XP not booting - blinking cursor - but RIPLinux can boot it

#1
I have a problem with Windows XP not booting - got the dreaded blinking cursor - but using GRUB on the RIPLinux boot CD allows me to boot XP on the partition without any problems (I can use XP as usual). There is only 1 partition on 1 SATA hard drive in my laptop.

I've been researching the problem and trying to fix it for the last month. Can EasyBCD fix it without Vista?

I've tried using the Windows Recovery Console, fixmbr, fixboot, chkdsk /r, dozens of times without success. I've also copied the ntldr and ntdetect.com from the CD. Nothing works and my laptop just keeps giving me the blinking cursor. I've also tried using TestDisk but to no avail. I've also done a parallel XP install but it fails to boot after the files are copied from the CD. The only thing that I haven't tried is to re-size the partition to less than 136 GB, which fixed this problem for some.

If I format the drive and install a fresh copy of Windows the drive works fine and boots up normally. So obviously there is something wrong with the booting of the original OS or something not quite right with the partition but all checks say there are no problems. I've restored the backup image I made above, using Drive Image 7, and can successfully boot it with the RIPLinux GRUB. I really need the original XP to work because of the amount of effort to re-setup the whole thing from scratch is incredibly difficult (more difficult than trying to wait a few months to fix this).

Any idea how to fix the booting problem? Or has anyone come across a solution. I've already spent about a month fixing it but have so far failed :x yet I'm so close.

How I ended up in this mess: The problem was caused by me :shame: because I had PGP Desktop 9.9 installed and running with an encrypted drive, I subsequently installed Drive Clone Pro to backup my drive before going on holiday (not realizing that it would try to install its own boot manager) which toasted the PGP boot loader. I managed to decrypt and un-instrument the drive with the PGP Recovery CD (took 11 days to decrypt it while it was plugged into my 'hotel' room under the bed!). The decrypting subsequently toasted my partition, which was accessible prior to decryption. I then managed to recover the partition with Partition Table Doctor, which made everything accessible allowing me to recover all my files (later found out that TestDisk would have done this as well). I took an image of the drive after that to save a current copy of the files (200GB, 3 million files, took forever).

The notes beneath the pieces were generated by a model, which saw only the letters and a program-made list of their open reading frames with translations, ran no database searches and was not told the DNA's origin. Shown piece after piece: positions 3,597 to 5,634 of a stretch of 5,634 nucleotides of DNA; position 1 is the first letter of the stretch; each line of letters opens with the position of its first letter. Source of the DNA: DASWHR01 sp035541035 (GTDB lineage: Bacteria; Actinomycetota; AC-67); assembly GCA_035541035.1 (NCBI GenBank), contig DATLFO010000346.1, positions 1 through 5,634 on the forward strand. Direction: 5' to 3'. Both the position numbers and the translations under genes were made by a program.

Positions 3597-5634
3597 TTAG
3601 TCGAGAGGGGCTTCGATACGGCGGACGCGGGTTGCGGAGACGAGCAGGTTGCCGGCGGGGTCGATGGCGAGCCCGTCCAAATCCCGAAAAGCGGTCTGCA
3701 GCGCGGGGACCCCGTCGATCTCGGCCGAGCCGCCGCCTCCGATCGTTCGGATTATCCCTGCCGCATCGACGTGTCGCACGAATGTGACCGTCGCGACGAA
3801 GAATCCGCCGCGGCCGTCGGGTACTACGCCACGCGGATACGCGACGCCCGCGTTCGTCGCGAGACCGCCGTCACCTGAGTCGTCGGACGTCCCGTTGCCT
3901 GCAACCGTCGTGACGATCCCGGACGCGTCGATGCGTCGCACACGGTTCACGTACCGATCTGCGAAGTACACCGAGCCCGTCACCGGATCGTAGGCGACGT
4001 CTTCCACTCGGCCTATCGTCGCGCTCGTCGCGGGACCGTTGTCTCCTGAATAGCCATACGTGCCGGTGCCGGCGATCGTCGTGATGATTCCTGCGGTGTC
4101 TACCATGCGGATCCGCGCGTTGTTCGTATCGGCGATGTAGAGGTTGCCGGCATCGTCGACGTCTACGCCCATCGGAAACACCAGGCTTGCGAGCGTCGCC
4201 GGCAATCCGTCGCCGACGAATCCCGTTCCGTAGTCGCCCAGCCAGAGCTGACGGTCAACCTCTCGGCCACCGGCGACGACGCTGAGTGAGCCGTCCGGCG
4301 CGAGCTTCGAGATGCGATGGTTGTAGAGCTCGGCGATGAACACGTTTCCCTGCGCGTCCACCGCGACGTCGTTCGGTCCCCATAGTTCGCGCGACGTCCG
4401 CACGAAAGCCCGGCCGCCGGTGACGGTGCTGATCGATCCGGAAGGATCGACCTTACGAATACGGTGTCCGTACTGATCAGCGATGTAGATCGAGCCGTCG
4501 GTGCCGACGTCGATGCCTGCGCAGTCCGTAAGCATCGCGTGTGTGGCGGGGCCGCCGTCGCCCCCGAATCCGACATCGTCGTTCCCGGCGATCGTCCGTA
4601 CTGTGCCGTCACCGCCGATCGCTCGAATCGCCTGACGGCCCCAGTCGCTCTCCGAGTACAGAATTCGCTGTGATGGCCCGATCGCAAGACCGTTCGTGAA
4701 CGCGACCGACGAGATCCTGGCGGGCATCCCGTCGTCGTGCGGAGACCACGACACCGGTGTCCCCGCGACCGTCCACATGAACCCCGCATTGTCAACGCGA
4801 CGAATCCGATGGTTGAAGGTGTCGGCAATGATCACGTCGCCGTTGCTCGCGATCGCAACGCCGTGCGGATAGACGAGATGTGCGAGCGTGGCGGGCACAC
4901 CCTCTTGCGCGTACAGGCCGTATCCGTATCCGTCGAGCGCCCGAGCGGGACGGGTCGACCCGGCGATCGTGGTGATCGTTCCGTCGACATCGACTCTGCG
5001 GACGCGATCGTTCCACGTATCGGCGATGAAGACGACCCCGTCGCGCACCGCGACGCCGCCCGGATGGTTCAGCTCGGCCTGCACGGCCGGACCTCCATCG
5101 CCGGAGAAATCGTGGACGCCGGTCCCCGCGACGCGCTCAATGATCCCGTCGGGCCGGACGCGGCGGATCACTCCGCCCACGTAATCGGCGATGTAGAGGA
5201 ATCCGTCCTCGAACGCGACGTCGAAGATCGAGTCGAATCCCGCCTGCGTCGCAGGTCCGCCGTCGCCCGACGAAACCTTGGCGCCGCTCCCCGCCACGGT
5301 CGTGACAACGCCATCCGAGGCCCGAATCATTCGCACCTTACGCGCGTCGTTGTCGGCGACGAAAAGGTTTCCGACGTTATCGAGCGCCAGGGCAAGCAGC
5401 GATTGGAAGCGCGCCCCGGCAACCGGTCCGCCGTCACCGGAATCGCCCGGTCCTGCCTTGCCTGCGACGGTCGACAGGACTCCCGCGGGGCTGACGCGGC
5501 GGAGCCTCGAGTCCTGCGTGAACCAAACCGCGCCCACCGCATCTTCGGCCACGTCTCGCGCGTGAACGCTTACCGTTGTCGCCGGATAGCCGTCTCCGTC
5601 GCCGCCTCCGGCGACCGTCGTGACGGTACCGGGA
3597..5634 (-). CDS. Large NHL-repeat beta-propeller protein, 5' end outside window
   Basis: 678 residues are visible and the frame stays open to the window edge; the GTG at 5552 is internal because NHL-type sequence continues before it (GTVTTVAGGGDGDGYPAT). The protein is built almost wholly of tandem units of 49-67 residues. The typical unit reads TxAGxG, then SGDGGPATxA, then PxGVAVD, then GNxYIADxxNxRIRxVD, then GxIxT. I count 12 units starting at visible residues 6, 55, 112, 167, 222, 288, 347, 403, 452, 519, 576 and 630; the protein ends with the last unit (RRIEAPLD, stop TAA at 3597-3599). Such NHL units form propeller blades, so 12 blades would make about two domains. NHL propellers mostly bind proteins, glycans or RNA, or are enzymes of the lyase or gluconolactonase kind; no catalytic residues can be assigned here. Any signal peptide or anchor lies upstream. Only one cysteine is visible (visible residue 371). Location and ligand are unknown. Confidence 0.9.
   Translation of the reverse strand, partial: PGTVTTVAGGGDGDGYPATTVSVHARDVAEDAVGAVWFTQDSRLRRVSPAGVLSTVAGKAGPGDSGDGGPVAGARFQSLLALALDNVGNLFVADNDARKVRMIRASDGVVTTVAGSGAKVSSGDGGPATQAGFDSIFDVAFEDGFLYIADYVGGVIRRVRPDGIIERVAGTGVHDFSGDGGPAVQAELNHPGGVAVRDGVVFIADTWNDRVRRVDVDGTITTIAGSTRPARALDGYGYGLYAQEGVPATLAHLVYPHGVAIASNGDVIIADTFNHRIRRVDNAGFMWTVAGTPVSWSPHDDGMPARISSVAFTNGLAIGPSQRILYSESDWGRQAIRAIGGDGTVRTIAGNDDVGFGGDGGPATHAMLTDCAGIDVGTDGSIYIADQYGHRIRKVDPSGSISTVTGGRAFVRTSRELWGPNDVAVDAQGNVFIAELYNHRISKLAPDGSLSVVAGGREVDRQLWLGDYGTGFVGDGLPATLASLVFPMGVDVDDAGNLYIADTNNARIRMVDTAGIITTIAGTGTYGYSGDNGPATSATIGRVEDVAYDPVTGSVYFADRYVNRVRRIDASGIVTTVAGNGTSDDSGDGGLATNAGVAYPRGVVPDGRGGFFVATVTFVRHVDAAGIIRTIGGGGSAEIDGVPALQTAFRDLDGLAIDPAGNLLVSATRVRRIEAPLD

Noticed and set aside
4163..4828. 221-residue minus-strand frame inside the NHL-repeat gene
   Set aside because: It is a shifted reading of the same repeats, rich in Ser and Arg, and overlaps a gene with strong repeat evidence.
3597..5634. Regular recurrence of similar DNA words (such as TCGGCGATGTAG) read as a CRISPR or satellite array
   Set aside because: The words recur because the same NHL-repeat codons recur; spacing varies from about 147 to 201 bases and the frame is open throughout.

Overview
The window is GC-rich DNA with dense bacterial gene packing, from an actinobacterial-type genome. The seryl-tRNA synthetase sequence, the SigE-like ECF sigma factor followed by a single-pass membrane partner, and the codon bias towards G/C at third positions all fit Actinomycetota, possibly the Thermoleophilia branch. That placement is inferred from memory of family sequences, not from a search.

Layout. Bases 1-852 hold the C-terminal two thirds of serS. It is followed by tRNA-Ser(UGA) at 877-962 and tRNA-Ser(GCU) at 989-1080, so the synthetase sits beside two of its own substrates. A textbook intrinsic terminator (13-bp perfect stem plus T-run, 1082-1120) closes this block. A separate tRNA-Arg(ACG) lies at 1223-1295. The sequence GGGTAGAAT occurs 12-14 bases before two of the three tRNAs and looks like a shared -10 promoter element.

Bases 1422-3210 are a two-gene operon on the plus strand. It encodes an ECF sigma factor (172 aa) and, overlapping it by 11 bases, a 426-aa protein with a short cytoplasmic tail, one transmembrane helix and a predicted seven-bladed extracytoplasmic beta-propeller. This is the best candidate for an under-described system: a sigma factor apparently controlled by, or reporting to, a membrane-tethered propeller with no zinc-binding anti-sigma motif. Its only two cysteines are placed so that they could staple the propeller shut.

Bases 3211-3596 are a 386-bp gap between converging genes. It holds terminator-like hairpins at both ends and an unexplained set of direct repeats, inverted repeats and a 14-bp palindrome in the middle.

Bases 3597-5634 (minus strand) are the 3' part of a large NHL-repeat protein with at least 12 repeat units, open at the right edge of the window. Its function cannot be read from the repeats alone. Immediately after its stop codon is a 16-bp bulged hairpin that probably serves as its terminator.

Jeremy
 

JustinW

Super Moderator
Staff member
#2
Jeremy, unless the encryption software you used came with a resuce disc to decrypt the drive our recovery nor a regular Windows disc well not be able to access the drive to correct it. You'll need to re-install Windows. If you want to use full disk encryption in the future I would recommend TrueCrypt, which requires you to burn a resuce disc during the encryption proccess that can recover TrueCrypt's bootloader in situations like this so you at least rescue your data if not recover the system.
 
#3
Thanks for the reply. I did already decrypt the drive successfully. I'm now trying to boot the drive after the havoc created by Drive Clone Pro.

I forgot to mention that I did format the drive and attempt to restore just the necessary files but it loses all of the permission and attributes on restore (either a limitation of DI7 or doing it from within another Windows environment).
 
#5
No I haven't tried that, I only have XP on the drive so I suspect that a Vista fix won't help me.

Reducing the drive size below 136GB didn't help me, as I thought that it might. I don't have a Vista disk so maybe I should try to install Linux on a piece of the drive to see if it helps because GRUB can boot the XP partition by me asking it to load the ntldr on the primary partition.
 
#7
Thanks for the reply, I appreciate the help. A repair install doesn't fix it. There is something up with the MBR, not sure what it is.

My next step is to try and install Linux and use GRUB to boot the XP partition then overwrite the MBR from the Recovery Console. I may not have time this week to test it out though. Like I said the RIPLinux CD can boot the ntldr on partition 1 of hdd 1, no issue with Windows XP after that. It is just that my laptop won't boot it on its own.

I did try booting the hard drive on my ASUS A8V mobo (Promise FastTrack controller) and it can boot the drive, but it only loads about 2 dozen files before I naturally get stop message (0x7B I think) for a boot device problem because I don't have the Promise SATA drives on that install.

Jeremy